On 15 July 2021, UNMISS launched its Peace Fellows Program, a joint initiative with South Sudan's Ministry of Foreign Affairs and International Cooperation. The forward-looking project harnesses the power of young Peace Ambassadors from all 10 states and three administrative areas across this young nation to galvanize civic engagement in the peace process and garner support for implementing all provisions of the Revitalized Peace Agreement. Photo by Nektarios Markogiannis/UNMISS.
“Peace doesn’t just happen. It cannot be wished or willed into existence. It has to be made, it has to be fought for, it needs its own warriors,” stated Nicholas Haysom, the UN’s top envoy in South Sudan at the launch of a new initiative to push the stagnating peace process forward.
The UNMISS Peace Fellows Program is a joint undertaking between the United Nations Mission in South Sudan and the country’s Ministry of Foreign Affairs and International Cooperation. This forward-looking project has one main aim: Galvanizing citizens, especially young people across the country, to breathe fresh life into the quest for a durable peace through active participation and leadership.
To further South Sudanese engagement and ownership of the nation’s future, UNMISS has identified young people from all 10 states and three administrative areas to be peace ambassadors advocating for involvement from all communities—both at the grassroots and the national level—as the country begins drafting a permanent constitution, and preparing for eventual elections.
“We all need peace. No one wants war or conflict. When people cannot develop themselves, South Sudan will not develop. Without peace, our youth will not get opportunities for work; without peace, our children will not be educated; without peace, we will not build our nation,” said Ambassador Aida Wande, from the Office of Vice President Rebecca Nyandeng de Mabior, Gender and Youth Cluster, at the launch. “All of you, as chosen peace ambassadors, will return to your states, your communities with a shared vision for coexistence.”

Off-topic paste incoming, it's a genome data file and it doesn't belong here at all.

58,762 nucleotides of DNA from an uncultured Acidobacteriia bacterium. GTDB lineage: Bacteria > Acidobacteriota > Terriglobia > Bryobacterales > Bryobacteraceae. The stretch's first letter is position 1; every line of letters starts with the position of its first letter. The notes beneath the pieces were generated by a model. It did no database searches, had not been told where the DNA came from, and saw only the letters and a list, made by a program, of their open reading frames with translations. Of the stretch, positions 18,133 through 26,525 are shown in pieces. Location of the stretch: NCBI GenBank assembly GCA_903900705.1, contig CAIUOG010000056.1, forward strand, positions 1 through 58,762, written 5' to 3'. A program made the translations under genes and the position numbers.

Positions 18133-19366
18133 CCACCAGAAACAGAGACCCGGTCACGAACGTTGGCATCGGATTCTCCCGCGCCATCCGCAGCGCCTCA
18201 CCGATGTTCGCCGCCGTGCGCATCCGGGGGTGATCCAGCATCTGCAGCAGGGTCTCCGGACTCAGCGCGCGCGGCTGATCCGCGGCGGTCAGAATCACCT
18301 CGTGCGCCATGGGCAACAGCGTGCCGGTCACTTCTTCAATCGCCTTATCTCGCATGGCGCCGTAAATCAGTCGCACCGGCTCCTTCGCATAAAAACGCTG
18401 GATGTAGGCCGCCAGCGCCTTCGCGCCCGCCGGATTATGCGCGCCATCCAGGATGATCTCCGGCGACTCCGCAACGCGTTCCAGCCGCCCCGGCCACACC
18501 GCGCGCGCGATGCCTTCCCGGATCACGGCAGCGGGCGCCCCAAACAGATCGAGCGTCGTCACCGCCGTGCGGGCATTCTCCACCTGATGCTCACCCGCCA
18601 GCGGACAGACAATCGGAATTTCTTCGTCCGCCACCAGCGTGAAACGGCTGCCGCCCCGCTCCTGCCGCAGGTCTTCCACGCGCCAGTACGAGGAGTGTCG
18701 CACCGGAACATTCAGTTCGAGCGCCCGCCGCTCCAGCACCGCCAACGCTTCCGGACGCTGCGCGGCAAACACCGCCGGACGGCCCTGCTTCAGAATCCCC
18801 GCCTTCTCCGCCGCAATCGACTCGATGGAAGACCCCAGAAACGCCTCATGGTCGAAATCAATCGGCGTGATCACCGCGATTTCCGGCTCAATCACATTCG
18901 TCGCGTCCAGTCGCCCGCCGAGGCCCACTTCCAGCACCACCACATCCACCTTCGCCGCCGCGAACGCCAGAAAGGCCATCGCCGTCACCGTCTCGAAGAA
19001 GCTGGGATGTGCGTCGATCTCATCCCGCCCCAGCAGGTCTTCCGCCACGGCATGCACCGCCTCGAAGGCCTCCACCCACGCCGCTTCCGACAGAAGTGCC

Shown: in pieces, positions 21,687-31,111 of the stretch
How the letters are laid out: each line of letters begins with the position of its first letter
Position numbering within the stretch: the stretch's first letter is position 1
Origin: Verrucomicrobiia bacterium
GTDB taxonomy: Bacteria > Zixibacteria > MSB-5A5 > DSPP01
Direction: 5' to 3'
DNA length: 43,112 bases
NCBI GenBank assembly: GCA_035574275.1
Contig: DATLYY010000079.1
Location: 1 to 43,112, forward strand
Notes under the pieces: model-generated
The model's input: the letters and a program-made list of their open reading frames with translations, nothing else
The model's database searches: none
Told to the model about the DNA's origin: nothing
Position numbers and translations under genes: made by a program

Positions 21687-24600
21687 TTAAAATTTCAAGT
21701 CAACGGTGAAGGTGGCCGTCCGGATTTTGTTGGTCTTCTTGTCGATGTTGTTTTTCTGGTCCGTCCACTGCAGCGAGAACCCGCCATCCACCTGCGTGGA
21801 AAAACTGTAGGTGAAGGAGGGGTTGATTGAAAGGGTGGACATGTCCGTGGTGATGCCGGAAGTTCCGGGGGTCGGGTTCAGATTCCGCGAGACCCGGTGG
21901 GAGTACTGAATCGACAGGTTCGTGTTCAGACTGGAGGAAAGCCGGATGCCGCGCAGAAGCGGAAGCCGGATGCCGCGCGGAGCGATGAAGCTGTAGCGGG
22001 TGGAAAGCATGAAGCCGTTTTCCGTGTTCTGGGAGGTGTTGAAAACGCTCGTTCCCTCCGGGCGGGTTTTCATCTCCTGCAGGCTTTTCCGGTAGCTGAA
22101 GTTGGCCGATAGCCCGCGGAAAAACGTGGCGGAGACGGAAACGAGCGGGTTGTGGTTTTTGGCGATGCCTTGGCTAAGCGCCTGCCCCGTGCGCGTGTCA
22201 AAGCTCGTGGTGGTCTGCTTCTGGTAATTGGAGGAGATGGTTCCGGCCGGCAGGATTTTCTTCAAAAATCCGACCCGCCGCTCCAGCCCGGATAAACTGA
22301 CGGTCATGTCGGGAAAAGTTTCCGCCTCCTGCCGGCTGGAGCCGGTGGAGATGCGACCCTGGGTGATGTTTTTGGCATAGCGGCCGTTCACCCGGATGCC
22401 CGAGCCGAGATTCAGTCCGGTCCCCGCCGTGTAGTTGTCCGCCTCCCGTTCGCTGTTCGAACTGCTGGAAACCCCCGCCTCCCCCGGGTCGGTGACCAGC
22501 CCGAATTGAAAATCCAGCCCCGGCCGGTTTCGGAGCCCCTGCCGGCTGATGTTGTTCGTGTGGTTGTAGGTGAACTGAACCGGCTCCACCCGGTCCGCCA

SRSG Haysom explained why the United Nations places such importance on wider civic commitment to peace. “Through the Action for Peacekeeping undertaking, The Secretary-General has made it incumbent upon peace operations such as UNMISS to support sustainable political solutions to conflict while robustly protecting civilians,” revealed the Head of UNMISS.
“Such solutions can only happen when all South Sudanese invest in peacebuilding processes themselves to secure the peace that this country needs and richly deserves. If there is no national ownership of peace processes, there will always be a reluctance to defend them,” he continued.
“As we mark a decade of independence in South Sudan, this significant anniversary allows us also to reflect on the values, ideals and hopes with which we all stood in the stadium when this country was born,” stated the SRSG. “Most importantly, it gives us the space to recognize that peace is a critical element of the journey towards prosperity, democracy and development.”
The hard-fought freedom and hope that independence brought to South Sudan 10 years ago was brutally shattered when the fledgling country plunged into a dark abyss of civil wars which brought death, displacement and widespread suffering.
In 2018, the signing of the Revitalized Peace Agreement and subsequent formation of a Transitional Government of National Unity led to reduced political violence. This was the beacon of light that the South Sudanese people were waiting for. However, there is a cogent need to restore flagging momentum in achieving the benchmarks set out within the peace deal.
Facilitated by the mission’s Political Affairs Division, the UNMISS Peace Fellows Program, is a venture aimed at seizing today to shape a brighter, more prosperous tomorrow for all South Sudanese. This future hinges on breaking the cycle of pervasive subnational conflict and including every citizen’s voice in the path to a true democracy.
“Nation-building and state building become impossible in a context of war. There cannot be partial peace, peace for some and war in other parts of the country. The converse is also true—that peace allows for development, prosperity and the building of a democracy. Indeed, with peace comes the opportunity for a national conversation on the shape and future of this country,” concluded SRSG Haysom.
Ambassadors of the Peace Fellows Program, through year-long engagements, will focus their advocacy efforts on increasing participation in the peace process and support efforts to advance the implementation of the Revitalized Agreement. This initiative is also supported by regional partners such as the African Union and the Intergovernmental Authority on Development.
As the event ended with the resounding beats of peace drums, a jubilant, determined group of young Peace Ambassadors begin this meaningful journey to help forge a brighter future for their country.